This is my kernel and cgh for simple matrix multiplication of 2D std::vector.

void MatrixMulParallel(queue& q, 
	const std::vector<std::vector<double>>& a_host,
	const std::vector<std::vector<double>>& b_host,
	std::vector<std::vector<double>>& c_gpu) {
		1. Create buffers for array
		2. Create a command group containing kernel as a lambda
		3. Give access permissions inside the submission
	try {
		size_t M = a_host.size();
		size_t N = a_host[0].size();
		size_t P = b_host[0].size();
		buffer a(, range<2>{M, N});
		buffer b(, range<2>{N, P});
		buffer c(, range<2>{M, P});
		PROFILE_SCOPE("Starting Multiply on GPU");
		std::cout << "GPU::Multiplying A and B into C.\n";
		auto e = q.submit([&](handler& h) {

			auto A = a.get_access<access::mode::read>(h);
			auto B = b.get_access<access::mode::read>(h);
			auto C = c.get_access<access::mode::write>(h);

			h.parallel_for(range<2>{M, P}, [=](id<2> index) {
				// index[0] allows accessing ROW index, index[1] is column index
				int row = index[0];
				int col = index[1];
				auto sum = 0.0;
				for (int i = 0; i < N; i++)
					sum += A[row][i] * B[i][col]; // Error #1
				C[index] = sum; // Error #2
	catch (sycl::exception const& e) {
		std::cout << "An exception is caught while multiplying matrices.\n";

I get two errors, indicated along the lines:

  1. Error #1: invalid operands to binary expression ('const std::vector<double, std::allocator<double>>' and 'const std::vector<double, std::allocator<double>>')
  2. Error #2: no viable overloaded '='

Any help would be appreciated.

Hi @MasterSkepticista,

I believe the problem here is that function parameters are std::vector<std::vector<double>> which means data() is returning a std::vector<double> and therefore the buffer element types are deduced as std::vector<double>.

This explains the syntax errors you are seeing as the accessors are retrieving elements of std::vector<double> and being multiplied or assigned a double scalar value.

On a more general note, this approach to representing a 2-dimensional span of data is problematic when using SYCL, as the storage of a std::vector is heap-allocated in order to allow it to be resized, the overall structure is non-contiguous, which is a requirement for moving data to and from a device via a SYCL buffer.

You could try having a single std::vector<double> and performing the linearization from 2-d space in the host application manually. Alternatively, you could try using a std::vector<std::array<double, M>> since std::array is stack-allocated, however for this approach, the matrix width would have to be known statically.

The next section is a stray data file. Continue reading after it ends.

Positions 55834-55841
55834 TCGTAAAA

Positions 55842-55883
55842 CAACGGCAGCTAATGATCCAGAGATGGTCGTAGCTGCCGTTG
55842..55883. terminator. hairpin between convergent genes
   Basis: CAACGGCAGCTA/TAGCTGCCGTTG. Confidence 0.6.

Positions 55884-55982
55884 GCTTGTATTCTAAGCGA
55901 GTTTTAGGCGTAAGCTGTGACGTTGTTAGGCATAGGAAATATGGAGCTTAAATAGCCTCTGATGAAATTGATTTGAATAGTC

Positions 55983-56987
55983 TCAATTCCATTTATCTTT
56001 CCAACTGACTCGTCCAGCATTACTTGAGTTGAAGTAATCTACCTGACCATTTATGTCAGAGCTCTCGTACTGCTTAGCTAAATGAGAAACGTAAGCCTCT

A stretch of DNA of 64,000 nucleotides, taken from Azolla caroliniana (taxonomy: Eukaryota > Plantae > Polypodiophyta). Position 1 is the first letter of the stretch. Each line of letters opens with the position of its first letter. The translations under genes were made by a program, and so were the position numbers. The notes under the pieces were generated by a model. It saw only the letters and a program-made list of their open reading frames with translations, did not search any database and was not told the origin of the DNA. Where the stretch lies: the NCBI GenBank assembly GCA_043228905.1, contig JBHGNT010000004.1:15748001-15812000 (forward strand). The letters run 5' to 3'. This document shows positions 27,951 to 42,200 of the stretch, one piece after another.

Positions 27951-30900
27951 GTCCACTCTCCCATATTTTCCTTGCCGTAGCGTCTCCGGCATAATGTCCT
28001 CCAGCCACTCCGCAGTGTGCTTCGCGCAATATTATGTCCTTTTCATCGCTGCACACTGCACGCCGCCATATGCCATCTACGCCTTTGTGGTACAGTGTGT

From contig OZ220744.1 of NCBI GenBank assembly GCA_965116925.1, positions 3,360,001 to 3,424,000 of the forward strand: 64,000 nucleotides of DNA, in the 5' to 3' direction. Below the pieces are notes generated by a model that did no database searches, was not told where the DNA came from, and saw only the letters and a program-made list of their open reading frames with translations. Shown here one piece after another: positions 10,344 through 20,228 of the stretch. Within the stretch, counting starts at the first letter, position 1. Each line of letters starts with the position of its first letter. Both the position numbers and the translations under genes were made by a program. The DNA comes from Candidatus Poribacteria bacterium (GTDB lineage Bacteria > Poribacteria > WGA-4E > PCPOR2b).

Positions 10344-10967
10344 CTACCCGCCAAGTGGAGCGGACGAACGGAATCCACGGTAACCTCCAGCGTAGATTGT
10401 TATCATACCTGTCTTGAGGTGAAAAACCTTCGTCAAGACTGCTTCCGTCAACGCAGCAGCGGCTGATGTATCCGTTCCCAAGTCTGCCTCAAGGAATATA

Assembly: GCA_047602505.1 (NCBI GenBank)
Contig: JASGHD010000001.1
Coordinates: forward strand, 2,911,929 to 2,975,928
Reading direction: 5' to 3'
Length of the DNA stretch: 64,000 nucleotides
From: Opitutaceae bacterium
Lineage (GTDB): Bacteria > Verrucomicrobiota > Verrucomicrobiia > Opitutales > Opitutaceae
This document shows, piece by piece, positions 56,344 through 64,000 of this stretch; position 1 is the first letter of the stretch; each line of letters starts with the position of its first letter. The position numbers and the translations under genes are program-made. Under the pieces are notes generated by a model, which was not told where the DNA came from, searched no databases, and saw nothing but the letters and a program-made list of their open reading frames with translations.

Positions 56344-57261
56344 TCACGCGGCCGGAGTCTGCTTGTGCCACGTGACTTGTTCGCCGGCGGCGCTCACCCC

I hope this helps.



Thanks Gordon,

A couple queries:

  1. I agree to use of contiguous data structure like array instead of vector. I was able to run the program with arrays, size statically known. When you say ‘problematic’, do you mean runtime problems or it refers to something that can not be solved to be syntactically correct?
  2. How do frameworks handle dynamically sized arrays, yet parallelize computations?
  3. As I’m also brushing up my C++ skills, can you provide any references or suggestions on how to implement MatMul using Vectors (or dynamically sized arrays)?


I finally deduced that using 2D vector is problematic for SYCL, as pointed out by @gordonbrown589. I used a 1D vector (flattened) and accessed using linear way of accessing flattened 2D array.

I posted an answer here:
I hope it helps some in future.

More generally, avoid non compact data structure when doing HPC. It is less friendly for the memory hierarchy than contiguous array elements and the initialization is complex. Use instead things similar to md_span and md_array (basically Fortran arrays on steroids :slight_smile: ).

Hi @MasterSkepticista,

I’m glad you were able to resolve this, and thanks for creating the StackOverflow question.

To answer your earlier questions, non-contiguous data is not supported by SYCL buffers because the SYCL runtime needs to be able to marshal the data between the host and device memory regions, and it cannot deduce the data layout within host memory if it’s non-contiguous.

SYCL encourages contiguous data as it’s generally much less efficient to copy data if it involves pointer indirections and multiple distinct copies, having fragmented can also make it difficult to achieve pinned memory and other such optimizations. Additionally, once in device memory such as on a GPU having data fragmented rather than contiguous can also interfere with common optimizations such as ensuring coalesced global memory access.

In terms of how best to represent these data structures in C++, I would recommend as you’ve done, using a std::vector where the multi-dimensionality is linearized into a single linear allocation. Unfortunately, C++ does not yet have a way to represent data in a multi-dimensional space, though this is in the works in the form of std::md_span, as @keryell1 mentioned.

I hope this helps.


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